Marockin’ Brass represents all musical passions of MetX. On ‘Beats & Pieces’ one can hear in their music the result of a long-lasting love and a thorough analysis of (north)-African rhythms on which they layer their melodic lines that refer to jazz, contemporary music as well as to non-western musical vocabulary. The result is astonishingly fresh and sounds as if Brussels had always been a harbour at the Mediterranean sea. The answer lies undoubtedly in the great amount of respect that is used to intertwine both musical traditions. Hang in there for some steaming gnaoua or sweaty chaabi-funk accompanied by some redhot brass that will blow the sand out of your ears! Marockin’ Brass is a real treat for your brain and your feet, on a scene or in open air! Their music is the anthem of the new urban nomad.
After years of playing with the Moroccan community of Brussels, Luc Mishalle knows every trick of the cross-fertilization of gnawa music, jazz & brass. Mishalle retired in September 2018, but the founder of MetX is not leaving without a farewell gift: a new Marockin’ Brass album on which his life-experience and exchanges with gnawa musicians from Brussels are honoured. Mishalle remains active as a musician and coordinator of several MetX projects, includingMarockin’ Brass.
In the 1980’s Luc Mishalle started collaborating with Moroccan musicians. “After all those years, it’s as if their music became part of my DNA, it’s become part of my own music,” tells Mishalle. “After hours and hours of playing together, we’ve created a very organic music from Brussels today.” Moroccan-Belgian musicians such as Maalem Driss Filali make an unmistakable important contribution to the unique sound of Marockin’ Brass.”
The ‘Beats & Pieces’ refer to the collaborations with percussionist Roel Poriau and electronic producer Sofyann Ben Youssef. The ‘beats’ refer to the drums of Poriau (Think of One, Antwerp Gipsy-Ska Orkestra), who has a more prominent style and the pumping Arabic basslines are the trademark of Tunisian producer Ben Youssef (Ammar808, Kel Assouf). About these collaborations Mishalle says: “Poriau initially became part of the project as replacement for one of our musicians who could not make the recording session. We rehearsed thoroughly up to the recording sessions and his input on the percussive side was vital. It was also the first time that we worked with a producer in the person of Ben Youssef. This was an eye opener to us as we started to interpret our compositions in very different ways.”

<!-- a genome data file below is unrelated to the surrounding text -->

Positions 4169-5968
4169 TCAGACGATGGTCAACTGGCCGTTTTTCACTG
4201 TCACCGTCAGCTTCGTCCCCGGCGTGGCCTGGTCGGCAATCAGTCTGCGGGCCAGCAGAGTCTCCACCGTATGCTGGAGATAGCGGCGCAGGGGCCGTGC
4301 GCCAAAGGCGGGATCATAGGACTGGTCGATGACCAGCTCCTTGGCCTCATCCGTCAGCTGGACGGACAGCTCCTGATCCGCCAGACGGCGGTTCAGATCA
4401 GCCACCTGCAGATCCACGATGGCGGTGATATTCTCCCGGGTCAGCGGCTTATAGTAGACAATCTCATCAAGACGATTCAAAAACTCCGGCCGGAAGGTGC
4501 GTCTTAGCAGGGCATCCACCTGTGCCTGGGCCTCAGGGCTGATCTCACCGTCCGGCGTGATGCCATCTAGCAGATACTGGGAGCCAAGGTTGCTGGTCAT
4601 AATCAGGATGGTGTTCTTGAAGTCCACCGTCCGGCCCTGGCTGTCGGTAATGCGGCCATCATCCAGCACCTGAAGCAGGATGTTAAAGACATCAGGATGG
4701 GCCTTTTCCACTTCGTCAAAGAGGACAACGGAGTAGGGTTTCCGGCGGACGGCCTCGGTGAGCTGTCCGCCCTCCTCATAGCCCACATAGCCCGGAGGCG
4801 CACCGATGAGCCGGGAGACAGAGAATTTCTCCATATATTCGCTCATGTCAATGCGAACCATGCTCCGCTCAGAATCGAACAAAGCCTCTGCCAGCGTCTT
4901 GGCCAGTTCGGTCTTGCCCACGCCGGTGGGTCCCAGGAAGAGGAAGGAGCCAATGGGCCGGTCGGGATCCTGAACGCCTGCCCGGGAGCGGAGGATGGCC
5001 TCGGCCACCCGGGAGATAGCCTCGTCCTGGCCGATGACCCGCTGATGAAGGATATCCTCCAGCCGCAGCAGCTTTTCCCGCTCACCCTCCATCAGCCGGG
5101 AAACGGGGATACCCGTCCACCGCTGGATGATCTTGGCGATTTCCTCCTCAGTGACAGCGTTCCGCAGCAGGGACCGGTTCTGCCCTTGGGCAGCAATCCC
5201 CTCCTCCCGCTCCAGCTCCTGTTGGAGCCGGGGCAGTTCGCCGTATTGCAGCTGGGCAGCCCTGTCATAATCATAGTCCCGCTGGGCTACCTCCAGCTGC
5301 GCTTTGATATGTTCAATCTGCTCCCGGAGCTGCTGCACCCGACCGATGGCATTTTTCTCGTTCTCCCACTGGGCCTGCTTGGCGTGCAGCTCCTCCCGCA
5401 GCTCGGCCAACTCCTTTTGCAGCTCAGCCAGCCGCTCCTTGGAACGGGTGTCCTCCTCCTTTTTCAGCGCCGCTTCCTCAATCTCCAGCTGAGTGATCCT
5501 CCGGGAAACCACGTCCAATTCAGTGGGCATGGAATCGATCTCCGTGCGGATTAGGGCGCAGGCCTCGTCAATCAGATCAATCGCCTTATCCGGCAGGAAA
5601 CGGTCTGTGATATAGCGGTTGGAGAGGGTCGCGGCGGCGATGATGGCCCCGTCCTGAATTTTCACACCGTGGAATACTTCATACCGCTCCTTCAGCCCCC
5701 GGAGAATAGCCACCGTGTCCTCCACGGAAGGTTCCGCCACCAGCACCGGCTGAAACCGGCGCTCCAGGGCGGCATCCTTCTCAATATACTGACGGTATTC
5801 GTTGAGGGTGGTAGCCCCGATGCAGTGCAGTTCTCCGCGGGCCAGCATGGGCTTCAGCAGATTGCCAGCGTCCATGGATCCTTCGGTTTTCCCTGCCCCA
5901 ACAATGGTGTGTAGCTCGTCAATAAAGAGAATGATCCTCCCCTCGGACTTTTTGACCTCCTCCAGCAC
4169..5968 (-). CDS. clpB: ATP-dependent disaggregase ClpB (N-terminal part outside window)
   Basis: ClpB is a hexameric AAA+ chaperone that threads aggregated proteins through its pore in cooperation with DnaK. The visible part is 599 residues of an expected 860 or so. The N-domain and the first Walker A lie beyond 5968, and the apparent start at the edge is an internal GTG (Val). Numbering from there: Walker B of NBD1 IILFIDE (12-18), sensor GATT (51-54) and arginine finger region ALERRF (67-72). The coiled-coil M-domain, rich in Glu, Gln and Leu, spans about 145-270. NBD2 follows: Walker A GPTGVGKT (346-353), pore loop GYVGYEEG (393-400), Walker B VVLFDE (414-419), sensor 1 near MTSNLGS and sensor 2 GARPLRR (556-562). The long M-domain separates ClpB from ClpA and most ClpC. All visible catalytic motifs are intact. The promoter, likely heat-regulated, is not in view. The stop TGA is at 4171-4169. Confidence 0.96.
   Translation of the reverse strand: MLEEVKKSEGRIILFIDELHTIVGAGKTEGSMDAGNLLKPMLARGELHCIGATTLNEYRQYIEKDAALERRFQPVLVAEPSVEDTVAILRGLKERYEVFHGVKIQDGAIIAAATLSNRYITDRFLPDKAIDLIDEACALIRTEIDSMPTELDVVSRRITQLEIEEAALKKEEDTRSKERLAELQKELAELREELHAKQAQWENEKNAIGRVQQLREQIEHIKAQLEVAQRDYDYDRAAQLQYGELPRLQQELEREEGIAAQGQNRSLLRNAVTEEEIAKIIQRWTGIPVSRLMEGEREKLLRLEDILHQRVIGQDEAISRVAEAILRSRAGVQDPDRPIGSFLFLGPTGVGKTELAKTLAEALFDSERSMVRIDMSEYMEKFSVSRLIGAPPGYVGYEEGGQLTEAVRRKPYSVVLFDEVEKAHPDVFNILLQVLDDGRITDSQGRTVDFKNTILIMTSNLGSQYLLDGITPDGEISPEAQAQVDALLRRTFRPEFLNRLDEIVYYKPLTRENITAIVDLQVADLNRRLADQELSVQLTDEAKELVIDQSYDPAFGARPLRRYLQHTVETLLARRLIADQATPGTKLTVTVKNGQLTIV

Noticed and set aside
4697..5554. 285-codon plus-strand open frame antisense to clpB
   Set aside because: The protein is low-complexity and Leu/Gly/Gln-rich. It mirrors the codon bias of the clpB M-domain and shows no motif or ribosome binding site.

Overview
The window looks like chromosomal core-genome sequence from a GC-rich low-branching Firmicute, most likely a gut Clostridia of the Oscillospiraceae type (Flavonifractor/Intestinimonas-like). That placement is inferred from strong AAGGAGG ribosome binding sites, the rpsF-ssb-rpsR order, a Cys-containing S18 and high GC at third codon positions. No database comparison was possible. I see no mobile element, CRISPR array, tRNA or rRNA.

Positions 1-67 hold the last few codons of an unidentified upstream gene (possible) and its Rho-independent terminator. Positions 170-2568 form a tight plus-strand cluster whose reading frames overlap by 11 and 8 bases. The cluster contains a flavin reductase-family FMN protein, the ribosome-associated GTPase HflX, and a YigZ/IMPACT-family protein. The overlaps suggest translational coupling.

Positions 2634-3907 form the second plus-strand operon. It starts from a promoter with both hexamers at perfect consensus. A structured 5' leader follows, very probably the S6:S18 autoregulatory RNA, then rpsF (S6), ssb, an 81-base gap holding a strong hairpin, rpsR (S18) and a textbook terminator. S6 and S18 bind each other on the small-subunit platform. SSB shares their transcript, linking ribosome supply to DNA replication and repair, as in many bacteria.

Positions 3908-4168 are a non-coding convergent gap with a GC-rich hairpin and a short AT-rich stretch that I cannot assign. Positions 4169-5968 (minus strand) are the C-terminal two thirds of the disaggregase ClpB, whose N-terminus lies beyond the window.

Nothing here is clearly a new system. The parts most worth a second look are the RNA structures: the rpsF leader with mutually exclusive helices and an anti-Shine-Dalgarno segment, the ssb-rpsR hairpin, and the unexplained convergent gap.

“The album is significantly less ‘jazz’ than past collaborations with Byron Wallen and Trevor Watts,” explains Mishalle. “It’s based on traditional gnawa songs I transcribed and arranged in countless sessions with gnawa and guembri lute master Driss Filali (Gnawa de Bruxelles, Karkaba) who shared his vast repertoire. During these sessions Filali also brought a lot of gnawa guest musicians and friends with him, who jammed along with us, gave input and this brought unexpected results. For instance in the song ‘Merhaba’ a young Moroccan woman (Oumaima Nakashi) impulsively added vocals which completely changed the song. Without clear recording schemes, it was not always easy for our sound technicians, but it really was an unforced and improvised way to record all this energy. Half of the songs contain vocals, which make it more radio-friendly.”
Let’s also note the Beninese traditionals Mishalle composed over the years during tours with a Beninese brass band. This brings us to another red thread through the album: trance. One can especially find it in gnawa music and also in Benin, the cradle of voodoo. “Trance music aims to create obsession through constant repetition. We kept the essence of that music, adding jazz and brass colours,” tells Mishalle, who was the first Belgian to win the Princess Margriet Award for Culture in 2017. With this prize, the European Cultural Foundation (ECF) wants to put ‘European cultural change-makers’ in the spotlights.
Don’t call Mishalle composer, he’s a music-maker. The music isn’t imposed but evolves through interaction with musicians from very different backgrounds. “It’s a process in which everyone is involved. If you bring together the right people, you can merge pure jazz, contemporary and traditional music to something very organic,” Mishalle explains. He finds these talented musicians with different
backgrounds in Brussels, and together they search for the sound of this city known for its hyper-diversity. “Brussels’ context is unique, in Belgium and beyond. Our metropole has quirky vibrations. To catch them, you have to fully submerge.”